Greetings are important in Africa. Before asking anything from someone, or conducting business, you recognize that person as an individual. You are asked things like, “How was your night?”, “How is your family?”, “How are your crops?”. Greetings can take a few minutes, or quite some time. In the market, before asking a price, you greet: “Hello sir. Hello ma’am. How are you today? I’m well thank you, how are you? I’m well thank you. How is business today? It’s slow because of the rain ma’am.” This promotes the idea of being part of a group, and not simply individuals going about their day. We are all connected, and therefore, I have a desire to begin our interaction by connecting to you.

Even after a short greeting like this, I’m then free to ask a price and begin bartering. It would be rude to walk up to a shop and ask the price of an item without noticing the keeper as an individual first. I like this noticing part. How often do you feel noticed? How often do you interact with someone, with the goal of getting information or a service from them, without taking the time to recognize them as a person and not simply a means to getting what you want?

This idea of indirectly saying, “I see you.” is powerful. This idea of taking a moment to let someone know they have value as a person, above their ability to satisfy your need, is powerful. This idea of intentionally connecting is powerful. Every relationship you have, every interaction with a stranger, every conversation in your day, will all benefit from this simple idea of noticing.

Try it out and let me know the responses you get!

Be kind, be grateful, be courageous,

Jules

So I’m impatient…

I’ve always thought of myself as a patient person. I’m rarely one to give in to road rage, or growling at customer service, or eye rolling when my line isn’t going fast enough. I enjoy cooking dinners with multiple steps that take longer to cook than to eat, I’m delighted to fantasize with my g’babies for hours about the clouds or the stars or fairies. When my clients are needing to move slowly, I can easily empathize and feel no need to set the pace. However, there is one area that I’m especially impatient. I like to see the results of my work.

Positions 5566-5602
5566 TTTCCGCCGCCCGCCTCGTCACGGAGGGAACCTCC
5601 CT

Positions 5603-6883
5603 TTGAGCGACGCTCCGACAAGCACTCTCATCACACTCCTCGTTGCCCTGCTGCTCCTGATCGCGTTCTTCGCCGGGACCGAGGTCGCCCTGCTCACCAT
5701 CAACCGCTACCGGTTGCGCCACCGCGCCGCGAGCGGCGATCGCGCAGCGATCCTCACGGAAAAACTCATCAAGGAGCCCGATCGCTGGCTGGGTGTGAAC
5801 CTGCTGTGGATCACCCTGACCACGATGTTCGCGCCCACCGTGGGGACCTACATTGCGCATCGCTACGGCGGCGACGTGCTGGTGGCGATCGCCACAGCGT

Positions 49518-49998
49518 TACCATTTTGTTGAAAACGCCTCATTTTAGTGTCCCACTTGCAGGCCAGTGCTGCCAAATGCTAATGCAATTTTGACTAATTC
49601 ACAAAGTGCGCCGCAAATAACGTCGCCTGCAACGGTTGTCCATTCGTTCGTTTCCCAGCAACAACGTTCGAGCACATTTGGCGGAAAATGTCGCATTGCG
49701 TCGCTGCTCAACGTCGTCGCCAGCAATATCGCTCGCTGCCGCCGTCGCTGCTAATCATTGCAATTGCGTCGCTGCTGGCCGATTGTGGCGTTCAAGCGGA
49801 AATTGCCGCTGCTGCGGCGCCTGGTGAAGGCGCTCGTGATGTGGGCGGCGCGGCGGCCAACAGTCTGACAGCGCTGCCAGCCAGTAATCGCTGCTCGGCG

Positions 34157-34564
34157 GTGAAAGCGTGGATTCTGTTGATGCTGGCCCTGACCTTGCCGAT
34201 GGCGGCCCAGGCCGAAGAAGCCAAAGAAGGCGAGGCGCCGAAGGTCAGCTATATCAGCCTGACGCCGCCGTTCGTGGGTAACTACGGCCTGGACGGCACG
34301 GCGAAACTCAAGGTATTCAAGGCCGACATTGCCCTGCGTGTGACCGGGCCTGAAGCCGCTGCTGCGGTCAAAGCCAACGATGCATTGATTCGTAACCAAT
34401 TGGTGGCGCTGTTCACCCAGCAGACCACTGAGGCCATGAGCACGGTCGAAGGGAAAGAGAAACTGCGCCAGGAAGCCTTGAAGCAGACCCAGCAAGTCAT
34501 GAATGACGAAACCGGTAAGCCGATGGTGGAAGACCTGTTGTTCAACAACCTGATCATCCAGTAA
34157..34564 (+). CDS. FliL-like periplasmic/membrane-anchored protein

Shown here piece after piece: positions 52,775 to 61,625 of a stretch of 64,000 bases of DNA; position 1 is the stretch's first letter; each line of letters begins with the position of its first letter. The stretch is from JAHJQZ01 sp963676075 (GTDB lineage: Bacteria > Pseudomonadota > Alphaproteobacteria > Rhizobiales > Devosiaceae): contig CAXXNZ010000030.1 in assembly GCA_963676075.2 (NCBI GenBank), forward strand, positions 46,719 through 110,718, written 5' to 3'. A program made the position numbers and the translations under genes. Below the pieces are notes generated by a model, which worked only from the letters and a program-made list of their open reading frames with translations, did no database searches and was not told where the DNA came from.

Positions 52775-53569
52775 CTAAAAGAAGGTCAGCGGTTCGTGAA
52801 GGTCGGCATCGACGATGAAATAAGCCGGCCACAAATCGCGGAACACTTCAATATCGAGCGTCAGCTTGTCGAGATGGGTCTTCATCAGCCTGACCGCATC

This immediate gratification comes in many of the things I really love doing. Painting a room or writing a story. Cleaning the kitchen (actually that’s my least favorite chore, but I see immediate results). Many DIY home and landscaping projects reward me with an immediate satisfaction for what I’ve done. Perhaps that’s why I gravitate towards the activities that I choose. But, none give me as much pleasure and instant gratification as mowing my lawn.

My yard is 5 acres. It’s beautiful and park-like. And when it’s not mowed, it’s a daunting visual, but when it’s mowed it’s lovely. The mowing part itself is easy because I just ride around on my little machine and get some sun. But, the satisfaction of looking back over the strip I’ve previously mowed, compared to the next one, is strangely satisfying to me.

When my four children were little, as soon as I cleaned a room, they un-cleaned it. As soon as I cleaned the bathroom, someone took a shower or missed the toilet. As soon as I cleaned the kitchen, another meal for six had to be made. I don’t think I ever actually got all the laundry done in those years. No one un-mows my yard behind me.